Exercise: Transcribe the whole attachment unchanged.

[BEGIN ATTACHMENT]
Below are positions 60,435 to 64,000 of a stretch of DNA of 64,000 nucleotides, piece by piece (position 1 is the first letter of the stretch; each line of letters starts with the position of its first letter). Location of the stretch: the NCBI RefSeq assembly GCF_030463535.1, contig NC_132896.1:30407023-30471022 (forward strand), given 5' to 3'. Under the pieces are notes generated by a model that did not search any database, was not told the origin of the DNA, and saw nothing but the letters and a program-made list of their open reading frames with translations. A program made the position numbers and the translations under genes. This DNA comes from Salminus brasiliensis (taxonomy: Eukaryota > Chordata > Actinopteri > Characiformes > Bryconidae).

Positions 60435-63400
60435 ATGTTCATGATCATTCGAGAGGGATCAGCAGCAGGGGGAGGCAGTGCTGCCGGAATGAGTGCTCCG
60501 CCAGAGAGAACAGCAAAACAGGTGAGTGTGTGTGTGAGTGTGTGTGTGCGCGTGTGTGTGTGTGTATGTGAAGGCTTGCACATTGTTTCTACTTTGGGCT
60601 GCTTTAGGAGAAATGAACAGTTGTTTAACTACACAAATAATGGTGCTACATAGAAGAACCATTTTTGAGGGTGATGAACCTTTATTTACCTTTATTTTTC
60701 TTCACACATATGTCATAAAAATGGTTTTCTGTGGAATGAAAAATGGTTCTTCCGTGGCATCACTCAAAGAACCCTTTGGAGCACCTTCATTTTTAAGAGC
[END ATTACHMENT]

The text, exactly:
Below are positions 60,435 to 64,000 of a stretch of DNA of 64,000 nucleotides, piece by piece (position 1 is the first letter of the stretch; each line of letters starts with the position of its first letter). Location of the stretch: the NCBI RefSeq assembly GCF_030463535.1, contig NC_132896.1:30407023-30471022 (forward strand), given 5' to 3'. Under the pieces are notes generated by a model that did not search any database, was not told the origin of the DNA, and saw nothing but the letters and a program-made list of their open reading frames with translations. A program made the position numbers and the translations under genes. This DNA comes from Salminus brasiliensis (taxonomy: Eukaryota > Chordata > Actinopteri > Characiformes > Bryconidae).

Positions 60435-63400
60435 ATGTTCATGATCATTCGAGAGGGATCAGCAGCAGGGGGAGGCAGTGCTGCCGGAATGAGTGCTCCG
60501 CCAGAGAGAACAGCAAAACAGGTGAGTGTGTGTGTGAGTGTGTGTGTGCGCGTGTGTGTGTGTGTATGTGAAGGCTTGCACATTGTTTCTACTTTGGGCT
60601 GCTTTAGGAGAAATGAACAGTTGTTTAACTACACAAATAATGGTGCTACATAGAAGAACCATTTTTGAGGGTGATGAACCTTTATTTACCTTTATTTTTC
60701 TTCACACATATGTCATAAAAATGGTTTTCTGTGGAATGAAAAATGGTTCTTCCGTGGCATCACTCAAAGAACCCTTTGGAGCACCTTCATTTTTAAGAGC